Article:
Just went by DirecTV’s booth and talked with one of their engineers about what to expect in the next year. According to the engineer, 2006 is going to be the year that DirecTV brings you local channels. All in they will be launching roughly 1,500 new channels but the most new channels any one user will get will be four — the four network channels in your local broadcast area.
I bitched a little bit about losing my East Coast network feeds on my HDTV TiVo unit but the enginer blamed the rules and said they’d love to give me everything if they could. I still get wound up about the fact that we can’t get East Coast feeds of network television because of some local protectionist legislation whose whole purpose is to allow local television stations to bombard you with local advertising that so many of us don’t even watch anymore. We should be able to watch both East Coast and West Coast feeds and I hate the fact that our choice has been sold down the river by a bunch of politicians.
So not a lot of new HDTV content to expect from DirecTV in 2006 except for the local channels. Personally I’m not very excited about that because I already get one local channel and the other three West Coast feeds are just fine for me. I only really care about network programming and could care less about things like local news that I’ll just get off the internet anyway. The engineer said that we are going to have to look to 2007 and beyond before we see meaningful additional HDTV content. I brought up all the content that Voom had in HD but he said that much of that was just HD channels with standard definition programming. Not sure on this or not but I plan on stopping by Dish’s booth at some point to talk to them about the Voom stuff that they are integrating in.
According to the engineer the new NDS high def PVR box is due out in the 2nd quarter of 2005. He said they could be off by a month either way which probably really means look for it in June or July. The new NDS high def PVR box will operate via MPEG 4. I asked him about our legacy MPEG 2 stuff with the TiVo HDTV box and what upgrade options might be available and when. He told me that you could probably upgrade to a new MPEG 4 NDS box for a nominal charge. Another piece of good news though was that he told me that there were no immediate plans to get rid of the MPEG 2 broadcasts currently being received by my HDTV TiVo, so in other words, if I’m happy with my West Coast network feeds not being “local” feeds per say, then I could just stick with what I’ve already got.
The only downside to not upgrading is that you miss out on some of the slick new interactive stuff that they are putting out in MPGEG 4 like the six picture in one mixes that they are now doing in MPEG 4 and other sort of interactive downloads that they will have in the future. He did say that they have recently struck deals to sell you downloaded content similar to iTunes and that you’d need an MPEG 4 receiver to get this stuff. One interesting wrinkle that he did tell me about that might give DirecTV an advantage with some of that downloadable stuff was that he said that with downloadable stuff from Fox (which they control) and maybe some other network programming in the future that you’d be able to buy programming before it is even broadcast giving you an early jump. While I can’t see them doing this with anything time sensitive like CBS’ Survivor, it seemed interesting. Still, I just can’t see paying for TV when I can just record it on my PVR for free. This service might be more attractive those to those current DirecTV subscribers who have the unit without a PVR in it.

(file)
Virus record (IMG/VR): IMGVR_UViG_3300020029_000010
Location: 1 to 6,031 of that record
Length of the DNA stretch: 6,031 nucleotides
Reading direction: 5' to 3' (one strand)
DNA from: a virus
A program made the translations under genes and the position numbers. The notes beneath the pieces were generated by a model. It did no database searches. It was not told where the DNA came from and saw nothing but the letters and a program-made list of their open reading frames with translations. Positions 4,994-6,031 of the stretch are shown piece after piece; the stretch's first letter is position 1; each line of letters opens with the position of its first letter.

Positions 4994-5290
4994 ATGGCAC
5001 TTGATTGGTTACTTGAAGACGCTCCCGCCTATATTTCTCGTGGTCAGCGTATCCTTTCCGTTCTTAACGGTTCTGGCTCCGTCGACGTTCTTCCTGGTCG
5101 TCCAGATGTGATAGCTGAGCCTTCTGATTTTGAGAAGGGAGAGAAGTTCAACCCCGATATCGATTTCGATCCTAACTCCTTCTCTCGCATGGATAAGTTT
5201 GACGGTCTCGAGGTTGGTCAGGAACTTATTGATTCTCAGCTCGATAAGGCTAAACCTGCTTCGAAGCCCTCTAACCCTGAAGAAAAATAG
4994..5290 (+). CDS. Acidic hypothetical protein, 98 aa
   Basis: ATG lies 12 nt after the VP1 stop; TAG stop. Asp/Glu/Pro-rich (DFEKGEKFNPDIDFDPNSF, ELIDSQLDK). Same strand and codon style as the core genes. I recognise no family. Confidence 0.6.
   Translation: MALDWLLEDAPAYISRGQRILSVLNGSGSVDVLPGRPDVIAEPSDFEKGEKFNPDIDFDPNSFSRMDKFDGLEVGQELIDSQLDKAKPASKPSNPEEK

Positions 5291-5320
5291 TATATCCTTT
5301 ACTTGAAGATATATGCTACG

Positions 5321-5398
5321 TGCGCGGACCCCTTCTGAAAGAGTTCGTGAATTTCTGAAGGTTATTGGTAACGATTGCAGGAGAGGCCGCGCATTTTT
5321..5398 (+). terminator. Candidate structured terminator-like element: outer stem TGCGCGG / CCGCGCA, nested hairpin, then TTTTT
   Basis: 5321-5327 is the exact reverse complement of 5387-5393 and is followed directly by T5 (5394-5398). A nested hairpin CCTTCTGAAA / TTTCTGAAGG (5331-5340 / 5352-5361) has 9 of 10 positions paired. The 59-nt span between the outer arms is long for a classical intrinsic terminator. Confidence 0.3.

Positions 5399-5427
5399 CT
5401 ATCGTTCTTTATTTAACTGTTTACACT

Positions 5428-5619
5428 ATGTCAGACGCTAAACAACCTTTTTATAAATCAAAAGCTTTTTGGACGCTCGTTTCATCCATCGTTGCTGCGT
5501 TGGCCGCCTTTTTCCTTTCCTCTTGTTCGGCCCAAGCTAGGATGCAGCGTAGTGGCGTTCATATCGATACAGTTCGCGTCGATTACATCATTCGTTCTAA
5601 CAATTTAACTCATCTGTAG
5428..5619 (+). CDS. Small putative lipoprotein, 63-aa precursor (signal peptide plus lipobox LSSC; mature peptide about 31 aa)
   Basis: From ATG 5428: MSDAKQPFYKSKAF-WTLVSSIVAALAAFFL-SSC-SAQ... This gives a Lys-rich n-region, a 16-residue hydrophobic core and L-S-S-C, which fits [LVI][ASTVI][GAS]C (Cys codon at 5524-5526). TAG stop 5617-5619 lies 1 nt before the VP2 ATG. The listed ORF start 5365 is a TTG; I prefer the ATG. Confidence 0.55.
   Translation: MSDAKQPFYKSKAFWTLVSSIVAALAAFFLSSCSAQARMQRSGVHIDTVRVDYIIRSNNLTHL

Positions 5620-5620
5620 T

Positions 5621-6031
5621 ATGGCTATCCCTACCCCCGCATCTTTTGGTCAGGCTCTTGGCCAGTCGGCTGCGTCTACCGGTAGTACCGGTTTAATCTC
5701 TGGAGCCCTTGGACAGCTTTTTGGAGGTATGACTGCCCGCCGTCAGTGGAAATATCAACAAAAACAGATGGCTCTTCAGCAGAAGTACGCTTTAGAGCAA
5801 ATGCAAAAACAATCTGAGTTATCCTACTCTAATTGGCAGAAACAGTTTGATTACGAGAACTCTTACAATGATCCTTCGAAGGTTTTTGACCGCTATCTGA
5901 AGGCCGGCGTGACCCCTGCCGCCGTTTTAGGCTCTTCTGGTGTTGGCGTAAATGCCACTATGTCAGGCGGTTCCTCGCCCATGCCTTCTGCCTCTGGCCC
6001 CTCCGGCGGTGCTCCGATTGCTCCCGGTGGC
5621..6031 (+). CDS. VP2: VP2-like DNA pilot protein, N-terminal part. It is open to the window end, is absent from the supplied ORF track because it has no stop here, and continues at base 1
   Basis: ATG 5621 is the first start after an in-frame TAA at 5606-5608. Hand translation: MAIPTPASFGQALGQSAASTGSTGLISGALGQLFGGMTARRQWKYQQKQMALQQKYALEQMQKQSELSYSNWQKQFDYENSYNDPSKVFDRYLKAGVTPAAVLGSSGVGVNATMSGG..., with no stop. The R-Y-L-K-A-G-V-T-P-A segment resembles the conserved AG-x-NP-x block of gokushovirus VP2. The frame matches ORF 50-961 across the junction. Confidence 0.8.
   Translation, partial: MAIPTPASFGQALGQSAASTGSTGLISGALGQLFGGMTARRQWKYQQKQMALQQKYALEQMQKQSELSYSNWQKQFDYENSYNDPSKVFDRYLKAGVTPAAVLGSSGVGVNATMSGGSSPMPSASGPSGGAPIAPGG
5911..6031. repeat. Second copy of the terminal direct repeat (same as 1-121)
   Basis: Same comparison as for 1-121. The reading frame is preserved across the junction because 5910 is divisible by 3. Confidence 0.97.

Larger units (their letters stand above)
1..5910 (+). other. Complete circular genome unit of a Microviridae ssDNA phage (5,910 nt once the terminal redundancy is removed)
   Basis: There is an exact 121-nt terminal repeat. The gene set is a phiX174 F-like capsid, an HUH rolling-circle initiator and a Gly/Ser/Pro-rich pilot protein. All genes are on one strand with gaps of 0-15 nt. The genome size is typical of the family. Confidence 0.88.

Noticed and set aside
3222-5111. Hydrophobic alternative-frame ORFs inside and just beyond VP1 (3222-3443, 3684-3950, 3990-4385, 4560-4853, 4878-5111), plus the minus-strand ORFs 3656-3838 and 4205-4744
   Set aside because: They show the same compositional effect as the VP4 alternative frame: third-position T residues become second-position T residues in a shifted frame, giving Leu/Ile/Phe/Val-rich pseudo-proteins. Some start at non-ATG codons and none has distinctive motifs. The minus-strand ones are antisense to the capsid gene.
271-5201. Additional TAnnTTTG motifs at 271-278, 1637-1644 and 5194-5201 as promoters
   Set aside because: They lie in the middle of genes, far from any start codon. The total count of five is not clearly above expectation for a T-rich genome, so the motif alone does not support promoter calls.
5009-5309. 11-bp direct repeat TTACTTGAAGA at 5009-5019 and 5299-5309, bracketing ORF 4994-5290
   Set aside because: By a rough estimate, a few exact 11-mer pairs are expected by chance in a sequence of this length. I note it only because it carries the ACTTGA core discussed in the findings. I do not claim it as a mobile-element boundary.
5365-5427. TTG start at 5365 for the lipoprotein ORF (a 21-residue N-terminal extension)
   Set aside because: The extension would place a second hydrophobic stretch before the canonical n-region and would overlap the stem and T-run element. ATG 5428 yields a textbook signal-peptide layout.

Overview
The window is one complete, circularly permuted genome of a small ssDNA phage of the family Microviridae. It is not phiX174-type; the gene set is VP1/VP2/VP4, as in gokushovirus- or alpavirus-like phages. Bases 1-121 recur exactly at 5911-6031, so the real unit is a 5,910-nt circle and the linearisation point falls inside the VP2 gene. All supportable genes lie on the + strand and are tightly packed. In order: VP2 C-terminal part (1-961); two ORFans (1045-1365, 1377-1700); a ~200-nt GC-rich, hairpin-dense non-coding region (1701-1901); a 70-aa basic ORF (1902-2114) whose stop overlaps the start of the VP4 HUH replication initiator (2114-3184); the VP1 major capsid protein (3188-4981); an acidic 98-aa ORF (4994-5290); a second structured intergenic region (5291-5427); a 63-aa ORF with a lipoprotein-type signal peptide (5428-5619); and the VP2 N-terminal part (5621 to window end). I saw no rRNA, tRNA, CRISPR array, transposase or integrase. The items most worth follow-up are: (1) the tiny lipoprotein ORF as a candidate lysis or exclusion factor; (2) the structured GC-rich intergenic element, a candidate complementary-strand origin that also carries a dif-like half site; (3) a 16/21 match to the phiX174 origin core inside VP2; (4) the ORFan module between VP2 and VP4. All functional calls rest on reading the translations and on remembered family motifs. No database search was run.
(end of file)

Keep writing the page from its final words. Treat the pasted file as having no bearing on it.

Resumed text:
DirecTV’s news mix. Six pictures in one that you control the audio feed with via your remote. They have sports mix, kids mix, etc. At present you cannot customize your mix channels.
The engineer didn’t know anything about the Media Center relationship or what that might look like. He did have a good war story though about how RCA basically just bullied Hughes out of the production business buy buying them just to shut them down when Hughes was making better products than RCA was. He said that there were a lot of bad feelings over this from some engineer’s perspective.
I also took a look at a slick new kitchen type LCD display that DirecTV is going to be selling. It has a flip up or flip down display with a built in DirecTV receiver. Seemed like an interesting combo item.
I am of course not very excited that the only new high def coming my way from DirecTV this year will be potentially four local network channels but hopefully as more content producers make high def content available we will see it on DirecTV. The interactivity stuff seemed interesting but nowhere near as compelling as what OpenTV showed Davis Freeberg and I a while back.
2 Replies to “CES Day Three: DirecTV”
One of the real problems with the new directv feeds is you will actually loose HD programing (same with comcast). With my hd tivo we got WB and UPN and couple others HD OTA, with comcast and the directtv local feeds you loose those and only get the major networks. Pretty sad actually. At least with MCE you might have the option of combing sat/cable and OTA still (and I guess with the series 3) but all that is still so far away as to be out of reach for at least the rest of this year and that is if things go well.
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